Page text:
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How to Tell Family and Friends About Your Fertility Troubles

I am terrible at compartmentalizing. You know, keeping one segment of my life in a tidy little box – like one at work and one for home. (That's why I write about whatever I'm doing, whether it be dating, travel or fertility.) And so I never understood people who didn't let trying to have a baby consume their lives.

Recently, a friend told me that her husband didn't want to do any more fertility treatments because she was too invested in it. And I thought, how can you not??

That's why I understand why people decide to share their journeys publicly—or at least with those closest to them. It's too hard to keep so much of your life a secret.

RELATED: Should You Keep Fertility Struggles a Secret?

But how? When is a good time to tell people, and what should you say? Are there things you should be prepared for if they do know?

Make Sure You're on Board

My husband—a terrible liar and therefore a bad secret keeper—wanted to let people know what was going on way before I was ready to. I think I couldn't really admit that—despite two miscarriages—we were having trouble having a baby. So I wasn't ready to tell anyone else about it. I just asked him to let me know who he shared it with and he told them I did not want to talk about it. As I grew to accept where I was at in life, and saw how inconvenient all the scheduling was, I grew more comfortable sharing it with people.

Be Prepared for Questions

When you're trying to get pregnant you suddenly know all about topics that were once hazy: when you ovulate, what's your basal body temperature, how long sperm can live inside of you. (Information which would have been really helpful when you were trying not to get pregnant!) Or if you've moved on to fertility treatments, you suddenly know all about drugs like chlomid and the difference between an embryo transfer and implantation.

But guess what? Most people don't have this knowledge. So when you say that you are trying to get pregnant, they might have a lot of questions. From, "How long have you been trying?" to "Have you seen a fertility specialist yet?" Most questions are coming from a good place—genuine curiosity and a desire to understand where you're at, so react as calmly and factually as possible.

Most people really, really want to help, and the best way is to let them know exactly what you need.

Beware Advice

I can't say I feel the same way about unsolicited advice – that's it's meant from a good place. Although it really is. For those who know something about trying to get pregnant – i.e., anyone who has ever been pregnant before, it seems, thinks themselves a fertility expert—they may offer such helpful advice as "just relax" or "you must try X Y or Z" because they know someone that it worked for. Rather than scoff at their ignorance, or bite their heads off, it's best to just smile and say, "Thanks!"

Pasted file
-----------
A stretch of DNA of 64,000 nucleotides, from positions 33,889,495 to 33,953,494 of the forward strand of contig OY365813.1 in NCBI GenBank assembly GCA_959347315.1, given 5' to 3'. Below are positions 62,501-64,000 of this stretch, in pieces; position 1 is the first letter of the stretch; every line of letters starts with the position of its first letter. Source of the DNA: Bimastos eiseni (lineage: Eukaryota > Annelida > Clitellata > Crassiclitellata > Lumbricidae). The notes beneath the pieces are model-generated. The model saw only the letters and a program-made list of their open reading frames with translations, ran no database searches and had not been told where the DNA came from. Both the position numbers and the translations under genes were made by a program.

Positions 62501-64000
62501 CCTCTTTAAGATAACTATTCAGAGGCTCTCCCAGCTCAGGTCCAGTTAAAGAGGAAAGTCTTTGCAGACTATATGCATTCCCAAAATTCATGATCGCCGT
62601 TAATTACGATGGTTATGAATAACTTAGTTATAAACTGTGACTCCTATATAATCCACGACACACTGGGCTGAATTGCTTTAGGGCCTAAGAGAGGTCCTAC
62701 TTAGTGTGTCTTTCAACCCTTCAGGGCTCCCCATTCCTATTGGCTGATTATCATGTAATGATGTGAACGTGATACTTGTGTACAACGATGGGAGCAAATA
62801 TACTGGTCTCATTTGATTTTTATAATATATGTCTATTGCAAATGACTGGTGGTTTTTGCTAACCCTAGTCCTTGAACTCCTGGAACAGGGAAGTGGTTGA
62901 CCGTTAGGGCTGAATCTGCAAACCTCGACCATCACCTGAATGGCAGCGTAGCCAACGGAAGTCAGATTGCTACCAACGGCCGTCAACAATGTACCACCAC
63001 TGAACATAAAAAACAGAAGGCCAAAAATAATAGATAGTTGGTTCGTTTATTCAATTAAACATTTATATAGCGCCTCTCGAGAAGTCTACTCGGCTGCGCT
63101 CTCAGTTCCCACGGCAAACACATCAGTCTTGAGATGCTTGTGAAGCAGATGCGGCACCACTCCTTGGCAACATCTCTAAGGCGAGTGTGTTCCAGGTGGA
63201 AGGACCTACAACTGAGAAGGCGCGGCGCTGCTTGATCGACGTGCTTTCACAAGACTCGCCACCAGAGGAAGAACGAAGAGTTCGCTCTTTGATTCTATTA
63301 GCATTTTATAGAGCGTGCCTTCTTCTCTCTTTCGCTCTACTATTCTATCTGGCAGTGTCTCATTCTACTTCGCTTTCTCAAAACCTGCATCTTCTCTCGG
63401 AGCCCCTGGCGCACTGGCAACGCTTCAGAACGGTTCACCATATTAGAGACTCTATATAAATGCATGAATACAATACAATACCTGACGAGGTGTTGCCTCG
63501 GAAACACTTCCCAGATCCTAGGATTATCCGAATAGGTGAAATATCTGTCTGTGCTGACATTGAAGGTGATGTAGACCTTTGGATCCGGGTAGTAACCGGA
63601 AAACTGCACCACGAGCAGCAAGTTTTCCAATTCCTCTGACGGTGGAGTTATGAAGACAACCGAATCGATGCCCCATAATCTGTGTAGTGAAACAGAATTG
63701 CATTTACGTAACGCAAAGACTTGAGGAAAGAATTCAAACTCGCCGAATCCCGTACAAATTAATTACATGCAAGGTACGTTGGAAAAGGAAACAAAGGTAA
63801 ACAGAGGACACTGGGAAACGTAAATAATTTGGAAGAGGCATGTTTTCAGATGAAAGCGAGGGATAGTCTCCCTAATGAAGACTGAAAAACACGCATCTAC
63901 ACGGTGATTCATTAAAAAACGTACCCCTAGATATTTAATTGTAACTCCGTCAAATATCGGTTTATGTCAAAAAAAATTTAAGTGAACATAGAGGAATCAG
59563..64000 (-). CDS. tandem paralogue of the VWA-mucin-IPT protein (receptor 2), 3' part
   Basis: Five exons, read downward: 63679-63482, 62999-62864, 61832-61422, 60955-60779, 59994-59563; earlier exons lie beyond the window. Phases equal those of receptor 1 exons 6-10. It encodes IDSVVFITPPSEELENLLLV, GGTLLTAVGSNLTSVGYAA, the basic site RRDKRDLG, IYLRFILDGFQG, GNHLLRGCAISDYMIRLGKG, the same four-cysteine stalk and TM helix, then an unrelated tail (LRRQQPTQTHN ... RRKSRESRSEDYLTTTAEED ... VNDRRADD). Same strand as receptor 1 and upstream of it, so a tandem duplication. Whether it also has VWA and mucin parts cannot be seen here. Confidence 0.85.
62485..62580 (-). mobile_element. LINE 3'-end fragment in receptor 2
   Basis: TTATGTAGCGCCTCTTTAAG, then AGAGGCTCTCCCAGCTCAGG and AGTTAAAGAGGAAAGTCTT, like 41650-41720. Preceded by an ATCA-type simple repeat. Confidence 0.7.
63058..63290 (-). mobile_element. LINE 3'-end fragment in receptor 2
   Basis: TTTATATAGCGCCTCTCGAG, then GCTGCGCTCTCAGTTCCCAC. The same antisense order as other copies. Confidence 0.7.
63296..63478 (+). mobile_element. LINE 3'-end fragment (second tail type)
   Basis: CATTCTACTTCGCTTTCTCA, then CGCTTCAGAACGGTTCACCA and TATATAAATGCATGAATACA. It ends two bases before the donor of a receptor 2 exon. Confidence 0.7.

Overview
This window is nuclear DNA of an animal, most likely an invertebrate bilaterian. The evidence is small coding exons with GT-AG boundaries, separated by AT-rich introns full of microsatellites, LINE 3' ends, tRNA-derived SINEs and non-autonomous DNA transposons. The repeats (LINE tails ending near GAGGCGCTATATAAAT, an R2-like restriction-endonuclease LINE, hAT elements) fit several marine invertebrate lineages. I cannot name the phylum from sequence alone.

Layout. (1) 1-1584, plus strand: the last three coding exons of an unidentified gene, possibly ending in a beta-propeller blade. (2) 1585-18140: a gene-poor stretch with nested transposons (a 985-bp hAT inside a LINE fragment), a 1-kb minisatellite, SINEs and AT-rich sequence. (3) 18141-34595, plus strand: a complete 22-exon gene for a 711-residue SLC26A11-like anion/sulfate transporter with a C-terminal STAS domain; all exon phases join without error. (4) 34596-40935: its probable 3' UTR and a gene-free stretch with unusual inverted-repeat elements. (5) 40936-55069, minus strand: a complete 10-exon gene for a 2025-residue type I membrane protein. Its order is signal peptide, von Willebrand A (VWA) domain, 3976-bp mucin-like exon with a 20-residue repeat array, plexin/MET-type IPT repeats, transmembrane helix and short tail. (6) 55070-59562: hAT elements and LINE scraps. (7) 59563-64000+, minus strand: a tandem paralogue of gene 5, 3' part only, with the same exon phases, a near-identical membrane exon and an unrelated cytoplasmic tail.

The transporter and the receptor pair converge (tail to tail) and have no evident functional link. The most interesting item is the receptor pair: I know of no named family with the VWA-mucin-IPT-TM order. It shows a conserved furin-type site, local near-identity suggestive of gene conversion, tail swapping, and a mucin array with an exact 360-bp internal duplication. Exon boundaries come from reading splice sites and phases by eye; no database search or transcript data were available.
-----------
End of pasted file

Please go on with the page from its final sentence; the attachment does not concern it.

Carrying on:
Say What You Need

The most important part of disclosure is to say to your close friends and family what you need from them—be it financial or emotional support, or even distraction!

"I wanted to let you know that we have been trying to have a baby for the last six months and we're starting IVF next month, and we'd really like it if…"

"We wanted to let you know what's going on in our lives, and to be able to talk to you when we need to, but now's not the right time for questions…"

Most people really, really want to help, and the best way is to let them know exactly what you need.

Feel Free to Keep Certain Parts of Your Life Private

Just because you told people you're doing treatment, doesn't mean they need to know your exact dates or results of your blood tests. I always had one of two friends who knew when I was cycling, but even with them, I wouldn't give exact retrieval dates or when I'd find out if I was pregnant. Because if it didn't work (usually when it didn't work), I'd need a few days to deal with it with my husband; not only to handle the disappointment but decide on next steps.

RELATED: The Craziest TTC Advice I've Ever Received

I also had a few friends I could call in tears anytime, who'd understand even if they weren't up-to-date on my minute-by-minute-schedule.

After a number of years doing fertility treatment—when the entire world knew I was trying to have a baby, thanks to my fertility diary column in The New York Times ­—my go-to phrase was simply, "When we have news to share, we'll let you know."

Image via Twenty20/freemanlafleur

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